TOKYO – In addition to an unforgettable experience, covering the Tokyo Olympics entitles members of the press to one (1) commemorative backpack. They’re black, emblazoned with the logo for the Olympics and Paralympics — the ones that still say “2020” — and the media can pick theirs up at a desk in the Main Press Center. Along with a book of venue maps, inside is a cover to put over hot metal seats to avoid scalding skin, along with medication for managing heat stroke.
A few days into the Games, that’s starting to seem more necessary than precautionary.
It’s 90 degrees and feels like 100 with the humidity in Tokyo as the Olympics get underway. It feels like you’re standing on the surface of the sun inside empty open air venues that reflect the rays back in on themselves and the handful of sweating, sweltering attendees. It feels like you need gills to catch your breath.
And that’s if you’re standing still.
Olympians are competing in the biggest event of their lives under conditions that have prompted local authorities to recommend regular people avoid outdoor exercise.
When Tokyo hosted the Summer Olympics in 1964, they were moved to October specifically to avoid the peak heat of July and August. A half a century later, as climate change literally boils the planet alive, we're coming off the hottest decade on record. But the IOC decided to keep the Olympics on their normal summer schedule because it'll collect more in American broadcast fees during this part of the calendar.
Now, with the heat at least as bad as could have been anticipated, organizers and athletes are having to get creative to keep the events from getting too dangerous.
In 2019, a whole year before the Games were originally scheduled to take place, the marathon and race walking events were moved to Sapporo, some 500 miles north of Tokyo, in search of a more moderate climate. Those events are still a couple weeks away, but the current forecast in the city is just a couple degrees cooler than in the capital.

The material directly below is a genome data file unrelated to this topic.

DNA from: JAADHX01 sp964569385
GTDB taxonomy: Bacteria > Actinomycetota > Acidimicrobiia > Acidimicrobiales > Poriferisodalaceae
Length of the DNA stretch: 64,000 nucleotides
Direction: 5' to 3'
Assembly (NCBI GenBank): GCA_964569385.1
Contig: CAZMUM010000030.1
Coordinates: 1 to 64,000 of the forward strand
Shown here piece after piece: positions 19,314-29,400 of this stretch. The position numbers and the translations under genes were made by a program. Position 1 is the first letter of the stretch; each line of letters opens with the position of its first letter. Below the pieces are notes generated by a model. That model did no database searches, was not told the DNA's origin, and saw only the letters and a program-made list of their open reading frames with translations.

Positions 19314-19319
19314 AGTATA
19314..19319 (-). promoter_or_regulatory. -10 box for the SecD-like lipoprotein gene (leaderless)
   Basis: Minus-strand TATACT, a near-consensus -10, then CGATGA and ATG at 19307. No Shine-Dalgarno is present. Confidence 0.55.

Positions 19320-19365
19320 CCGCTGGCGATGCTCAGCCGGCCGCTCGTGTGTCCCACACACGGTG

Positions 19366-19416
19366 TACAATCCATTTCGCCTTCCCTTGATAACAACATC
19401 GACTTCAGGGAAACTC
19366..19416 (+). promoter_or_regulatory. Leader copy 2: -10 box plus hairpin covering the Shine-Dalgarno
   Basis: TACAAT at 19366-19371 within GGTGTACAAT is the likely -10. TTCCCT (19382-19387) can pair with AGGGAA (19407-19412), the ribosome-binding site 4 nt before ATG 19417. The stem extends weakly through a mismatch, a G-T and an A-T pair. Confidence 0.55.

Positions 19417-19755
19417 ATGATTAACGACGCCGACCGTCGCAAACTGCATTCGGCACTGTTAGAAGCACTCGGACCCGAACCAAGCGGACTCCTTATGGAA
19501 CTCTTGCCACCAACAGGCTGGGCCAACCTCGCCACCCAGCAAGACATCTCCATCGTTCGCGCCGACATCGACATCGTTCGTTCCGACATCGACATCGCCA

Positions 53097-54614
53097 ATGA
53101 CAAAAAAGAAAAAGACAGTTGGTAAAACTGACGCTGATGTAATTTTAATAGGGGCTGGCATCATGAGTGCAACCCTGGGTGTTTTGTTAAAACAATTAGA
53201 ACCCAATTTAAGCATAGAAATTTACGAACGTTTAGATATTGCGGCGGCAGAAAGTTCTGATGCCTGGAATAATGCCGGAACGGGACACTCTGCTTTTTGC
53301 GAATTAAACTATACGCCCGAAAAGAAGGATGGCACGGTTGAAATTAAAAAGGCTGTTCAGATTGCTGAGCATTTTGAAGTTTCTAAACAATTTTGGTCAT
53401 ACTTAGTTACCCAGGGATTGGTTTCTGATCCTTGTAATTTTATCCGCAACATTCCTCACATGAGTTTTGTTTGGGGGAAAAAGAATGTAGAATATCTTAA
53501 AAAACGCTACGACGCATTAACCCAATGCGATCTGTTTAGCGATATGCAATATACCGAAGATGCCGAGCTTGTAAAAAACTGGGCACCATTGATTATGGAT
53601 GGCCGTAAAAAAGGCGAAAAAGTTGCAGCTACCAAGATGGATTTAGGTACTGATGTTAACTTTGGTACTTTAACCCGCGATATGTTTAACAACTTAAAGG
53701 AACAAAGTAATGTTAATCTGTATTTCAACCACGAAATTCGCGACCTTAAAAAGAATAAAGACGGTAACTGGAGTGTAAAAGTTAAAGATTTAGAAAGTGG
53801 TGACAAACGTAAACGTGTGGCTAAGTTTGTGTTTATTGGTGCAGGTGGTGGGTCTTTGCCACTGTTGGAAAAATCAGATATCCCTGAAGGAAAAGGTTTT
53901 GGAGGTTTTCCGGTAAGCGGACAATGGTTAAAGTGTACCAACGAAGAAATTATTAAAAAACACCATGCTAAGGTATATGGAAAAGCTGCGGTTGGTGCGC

After beach volleyball players struggled to practice on burning sand, event organizers resorted to hosing off the playing surface ahead of the first day of competition. Athletes donned cooling vests filled with ice water to lower their body temperature before their matches and in between sets. And the American team traveled to steamy Florida in the lead-up to the Olympics to prepare for the elements in a dedicated “heat camp.”
USA rugby is taking a similar approach of acclimation when mitigation isn’t possible. During practices, they’re wearing their game kits instead of breezy training gear to better prepare themselves for the gauntlet ahead.
“We knew we’d experience a new level of discomfort training in this heat,” said Matt Long, head of physical performance for Team USA's women's squad. “Instead of expecting ourselves not to get frustrated or easily drained, we accepted that it was a reality we’d have to face and overcome.”
During breaks they drink ice slushies, and when the hard work is done, they retreat to ice baths with popsicles.
But even the best-laid plans can melt under the glare of actual competition and direct sun.
“I wasn’t enjoying it at all,” Russian tennis player Anastasia Pavlyuchenkova said of the extreme heat, despite cruising to a victory in the first round on Saturday. She struggled to take advantage of a tube blowing cool air near the bench and reported still feeling sick an hour after her match was won.
“Every time I had to take the ice pack or ice towel it wasn’t cold at all,” she said. “They expected the heat and it wasn’t 100% ready for us.”
Top-seeded Serbian star Novak Djokovic suggested that the International Tennis Federation should have moved the matches out of the midday to give the athletes a little more relief than cool towels can provide.
“I sincerely don’t understand it,” he said.
Of course the temperature is just one health issue plaguing these Games, and some of the tactics necessary for mitigating the serious threat of COVID-19 make it that much more uncomfortable to manage the extreme heat.
After a scorching noon match on Saturday, Canadian beach volleyball player Sarah Pavan approached the mixed zone struggling to catch her breath. An attendant handed her a mask in accordance with coronavirus protocol.
“My mouth is so sweaty, so sweaty,” Pavan protested half-heartedly as she complied.
“If I pass out,” she said to the assembled media, “you know why.”
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